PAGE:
Tag Archives: Behaviour

Blog of the Week: 16 October 2020 – Front-loading

A Chemical Orthodoxy

Scene: it is 3.02pm and 8Sc2 have been working well throughout the double lesson. The bell goes at 3.05pm

Teacher: ok year 8, well done today. In a minute we are going to pack up and stand behind our chairs, but I want you to make sure you havewritten down the homework from the board. Dave and Charlie please stay at the end and can you all remember to put all papers in the bin.


As a set of instructions, this looks pretty clean. The teacher praises the class, uses economy of language (as few words as possible), doesn’t get bogged down in details and gives directives that are clear and easy to follow. And yet, as any teacher will know, it doesn’t work. As soon as the teacher is a few words in noise starts to build as students pack away their books and pencil cases, start…

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Blog of the week: 19 June 2020 – Rebooting behaviour after the lockdown

No one would have believed in the last term of 2019 that a microscopic enemy was gathering speed against us. ‘With infinite complacency men went to and fro over this globe about their little affairs, serene in their assurance of their empire over matter,’ as H G Wells said. Suddenly, a meteor landed in our schools and abruptly playground sounds – almost – ceased. 

All schools suddenly became special schools, serving the children of key workers, the vulnerable and the disadvantaged. Almost every student in the UK was sent home on what was effectively a fixed-term exclusion. Even the default model of the physical classroom experience was replaced by emergency remote learning. The effects of this earthquake will be impossible to understand fully for years. 

And now, or at some point in the future, schools will be thinking about opening their gates wider to more groups of pupils. Whenever that is, and in what sequence, is for others to decide. But whatever the shape and timing of this awakening, schools …

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Blog of the Week: 1 February 2019 – Forming good habits, breaking bad habits: what works?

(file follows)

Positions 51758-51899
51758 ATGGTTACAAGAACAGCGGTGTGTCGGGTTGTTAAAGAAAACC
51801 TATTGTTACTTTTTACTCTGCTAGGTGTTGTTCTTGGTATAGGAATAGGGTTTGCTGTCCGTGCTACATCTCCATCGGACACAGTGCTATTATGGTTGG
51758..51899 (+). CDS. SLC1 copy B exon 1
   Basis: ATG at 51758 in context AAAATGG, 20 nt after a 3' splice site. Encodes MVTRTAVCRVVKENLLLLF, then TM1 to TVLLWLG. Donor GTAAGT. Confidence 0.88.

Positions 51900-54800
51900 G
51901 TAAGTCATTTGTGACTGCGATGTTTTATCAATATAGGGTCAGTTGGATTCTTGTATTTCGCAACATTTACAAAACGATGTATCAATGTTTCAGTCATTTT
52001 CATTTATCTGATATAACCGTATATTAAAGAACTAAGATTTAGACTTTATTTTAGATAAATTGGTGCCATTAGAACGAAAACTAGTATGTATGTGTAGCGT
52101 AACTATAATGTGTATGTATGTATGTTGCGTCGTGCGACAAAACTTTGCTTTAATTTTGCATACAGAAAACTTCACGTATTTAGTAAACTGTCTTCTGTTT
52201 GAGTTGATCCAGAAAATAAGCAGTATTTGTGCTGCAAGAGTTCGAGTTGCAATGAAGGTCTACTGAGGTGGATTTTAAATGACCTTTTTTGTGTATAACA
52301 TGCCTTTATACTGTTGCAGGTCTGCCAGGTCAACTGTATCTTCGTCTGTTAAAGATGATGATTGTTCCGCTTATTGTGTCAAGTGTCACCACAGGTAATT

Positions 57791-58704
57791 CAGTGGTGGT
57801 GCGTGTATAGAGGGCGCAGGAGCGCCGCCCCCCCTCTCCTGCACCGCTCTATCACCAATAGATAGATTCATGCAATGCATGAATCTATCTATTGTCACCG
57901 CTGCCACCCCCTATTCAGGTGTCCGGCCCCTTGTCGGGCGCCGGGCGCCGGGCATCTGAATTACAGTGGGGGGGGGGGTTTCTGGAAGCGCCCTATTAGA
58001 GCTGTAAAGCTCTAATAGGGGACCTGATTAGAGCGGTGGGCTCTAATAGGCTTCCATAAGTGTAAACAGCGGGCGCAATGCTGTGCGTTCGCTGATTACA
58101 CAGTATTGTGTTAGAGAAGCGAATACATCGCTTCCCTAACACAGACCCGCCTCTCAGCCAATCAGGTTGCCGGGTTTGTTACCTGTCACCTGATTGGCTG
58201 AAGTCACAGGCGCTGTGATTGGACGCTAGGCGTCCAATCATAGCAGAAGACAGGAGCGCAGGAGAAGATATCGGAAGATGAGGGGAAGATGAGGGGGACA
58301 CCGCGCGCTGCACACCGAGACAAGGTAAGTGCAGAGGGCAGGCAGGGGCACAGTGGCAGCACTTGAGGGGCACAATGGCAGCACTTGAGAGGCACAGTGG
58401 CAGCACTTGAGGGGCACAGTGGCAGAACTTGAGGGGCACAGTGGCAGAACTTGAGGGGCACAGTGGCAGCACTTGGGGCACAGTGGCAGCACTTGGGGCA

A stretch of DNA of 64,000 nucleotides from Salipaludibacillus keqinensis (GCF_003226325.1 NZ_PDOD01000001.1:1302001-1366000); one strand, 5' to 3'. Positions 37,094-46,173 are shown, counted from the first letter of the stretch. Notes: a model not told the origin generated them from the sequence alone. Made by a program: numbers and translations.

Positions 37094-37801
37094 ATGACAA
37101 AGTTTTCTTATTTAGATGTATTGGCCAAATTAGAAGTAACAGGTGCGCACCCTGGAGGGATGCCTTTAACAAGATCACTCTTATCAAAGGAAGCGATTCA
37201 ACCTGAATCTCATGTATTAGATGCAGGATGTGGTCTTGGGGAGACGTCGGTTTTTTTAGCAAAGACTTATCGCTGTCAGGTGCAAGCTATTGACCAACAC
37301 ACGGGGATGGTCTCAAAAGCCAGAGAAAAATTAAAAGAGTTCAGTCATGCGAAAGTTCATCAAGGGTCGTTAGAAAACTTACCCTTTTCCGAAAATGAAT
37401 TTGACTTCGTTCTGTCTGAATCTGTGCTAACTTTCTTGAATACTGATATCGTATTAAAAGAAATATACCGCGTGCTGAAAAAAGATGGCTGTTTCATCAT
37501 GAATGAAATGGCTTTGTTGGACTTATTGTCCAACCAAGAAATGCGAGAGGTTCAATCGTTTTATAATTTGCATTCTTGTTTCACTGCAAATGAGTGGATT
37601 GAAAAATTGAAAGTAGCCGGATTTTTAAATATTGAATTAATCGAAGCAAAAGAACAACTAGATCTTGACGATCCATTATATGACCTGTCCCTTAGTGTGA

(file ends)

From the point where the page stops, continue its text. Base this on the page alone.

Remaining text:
Changing behaviour is hard, even when it’s life or death.  Patients undergoing heart bypasses risk another bypass – or death – unless they change how they eat and exercise.  However, just one patient in ten is behaving differently two years after the operation (Deutschman, 2005), because much of our behaviour – at least 40% (Wood, Quinn and Kashy, 2002) – is habitual: our breakfast, commute and start of the work day may not change for years.  The elusiveness of change is therefore “not surprising”; programmes may:

successfully educate and motivate people, especially in the short run. However, when push comes to shove, they often fail at changing actual behaviors and long-term health habits (Wood and Neal, 2016).”

We know we should eat better, exercise more and so on; we do, at least briefly.  But old habits reassert themselves.  For students, sustaining success requires habits …


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Blog of the Week: 28 March 2018 – ResearchEd Blackpool – 30 things to go and tell your colleagues from @mathsmrgordon

Teach innovate reflect

This was my first Researched and I left with my head spinning so this is a great way of reflecting and getting ideas down on paper. It was great to listen to and meet some of the people who inspire me to be better and keep my brain ticking over constantly. I have tried to summarise what I learnt as well as add things that I think are useful.

ResearchEd is a movement but will only become a force if it changes practice throughout the country. The conference acts as the lightning and we are the thunder that must open dialogue in our schools, particularly as/with leaders to affect change.

Thanks to Tom Bennett and the team, the speakers and all involved at Blackpool Research school, particularly Simon Cox, Phil Naylor and Stephen Tierney for a fantastic (hopefully annual) event!

Sessions visited:

  1. Tom Bennett – Creating a Culture – what evidence…

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